The heart of man plans his way, but the Lord establishes his steps, Proverbs 16:9.

As I approach my 49th birthday next week, I have spent the last week reflecting on what I have done, where I have been and what I would like to do in the future.  Yet, as I hold on to the things I have treasured from my past, time has passed me by.  Resistant to change, I haven’t made the effort to keep up with technological advances.  This oversight on my part has caused me to be left behind.  As I open my mind to this painful reality, I pray that God gives me the energy and perseverance to make up for lost time.  May the Lord direct your steps so that you obtain a heart of wisdom in the future.

by Jay Mankus

 

Enduring a Spiritual Identity Crisis

If you enjoy or follow sports, success is defined by winning and losing.  Despite how many victories a team earns over the course of a season, if a championship is not won, fans lose hope.  In the meantime, coaches, players and stars who endure humiliating loses in the playoffs are labeled as chokers, overrated and trashed throughout social media.  Those who seek to self identify themselves using these standards will experience disappointment, failure and shame unless titles are won.  Thus, its not uncommon for people to go through some sort of identity crisis.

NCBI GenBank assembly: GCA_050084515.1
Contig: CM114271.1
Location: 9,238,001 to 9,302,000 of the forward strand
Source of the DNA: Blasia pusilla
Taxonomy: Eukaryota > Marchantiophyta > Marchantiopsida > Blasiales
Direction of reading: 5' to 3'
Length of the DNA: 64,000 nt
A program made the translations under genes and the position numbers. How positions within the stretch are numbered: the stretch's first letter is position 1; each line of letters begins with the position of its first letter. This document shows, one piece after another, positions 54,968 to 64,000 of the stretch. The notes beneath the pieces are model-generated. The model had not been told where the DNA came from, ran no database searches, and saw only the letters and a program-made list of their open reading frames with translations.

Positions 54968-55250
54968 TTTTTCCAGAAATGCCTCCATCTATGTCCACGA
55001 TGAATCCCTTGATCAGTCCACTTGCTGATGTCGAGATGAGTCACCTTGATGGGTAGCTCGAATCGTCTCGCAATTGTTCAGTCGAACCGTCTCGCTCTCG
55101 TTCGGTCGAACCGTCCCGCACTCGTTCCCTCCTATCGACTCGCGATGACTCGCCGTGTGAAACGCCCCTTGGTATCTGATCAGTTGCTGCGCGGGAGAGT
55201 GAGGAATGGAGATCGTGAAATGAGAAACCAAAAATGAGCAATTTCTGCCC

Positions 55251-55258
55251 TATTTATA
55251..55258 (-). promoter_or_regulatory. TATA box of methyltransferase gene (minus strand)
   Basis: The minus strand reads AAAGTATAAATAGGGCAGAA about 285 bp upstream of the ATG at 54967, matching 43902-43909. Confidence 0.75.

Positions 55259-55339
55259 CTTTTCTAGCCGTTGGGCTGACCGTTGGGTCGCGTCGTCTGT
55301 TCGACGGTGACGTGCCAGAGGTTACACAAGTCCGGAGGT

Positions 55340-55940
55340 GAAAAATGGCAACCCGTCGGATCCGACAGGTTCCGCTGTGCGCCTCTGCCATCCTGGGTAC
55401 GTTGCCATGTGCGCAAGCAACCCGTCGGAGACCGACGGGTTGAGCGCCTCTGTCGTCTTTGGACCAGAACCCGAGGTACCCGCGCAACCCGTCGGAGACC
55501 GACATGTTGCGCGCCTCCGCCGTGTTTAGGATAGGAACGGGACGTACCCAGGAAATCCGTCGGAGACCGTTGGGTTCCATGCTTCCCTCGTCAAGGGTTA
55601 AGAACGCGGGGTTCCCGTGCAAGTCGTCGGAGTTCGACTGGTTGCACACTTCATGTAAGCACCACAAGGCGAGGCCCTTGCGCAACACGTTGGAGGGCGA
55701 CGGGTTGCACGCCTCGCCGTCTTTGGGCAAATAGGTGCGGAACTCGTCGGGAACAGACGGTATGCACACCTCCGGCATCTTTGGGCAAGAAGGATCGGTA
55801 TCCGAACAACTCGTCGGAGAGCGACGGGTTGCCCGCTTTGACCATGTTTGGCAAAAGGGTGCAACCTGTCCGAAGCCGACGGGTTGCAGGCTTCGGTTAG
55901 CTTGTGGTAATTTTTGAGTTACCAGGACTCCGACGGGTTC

Love endures with patience and serenity, love is kind and thoughtful, and is not jealous or envious; love does not brag and is not proud or arrogant, 1 Corinthians 13:4.

Non-athletes tend to use a different set of standards.  Depending upon your career choice, degrees earned and annual salary, value is placed upon your life.  Intelligence, social status and wisdom add or subtract to how the world views your importance.  Anyone called into the ministry, social work or has a low paying jobs are looked down upon by the upper class.  If you let this bother you, then you may be tempted to adopt worldly standards.  The longer you allow yourself to be defined by rich or poor, wins or losses and success or failure, the more likely you will go through a spiritual identity crisis.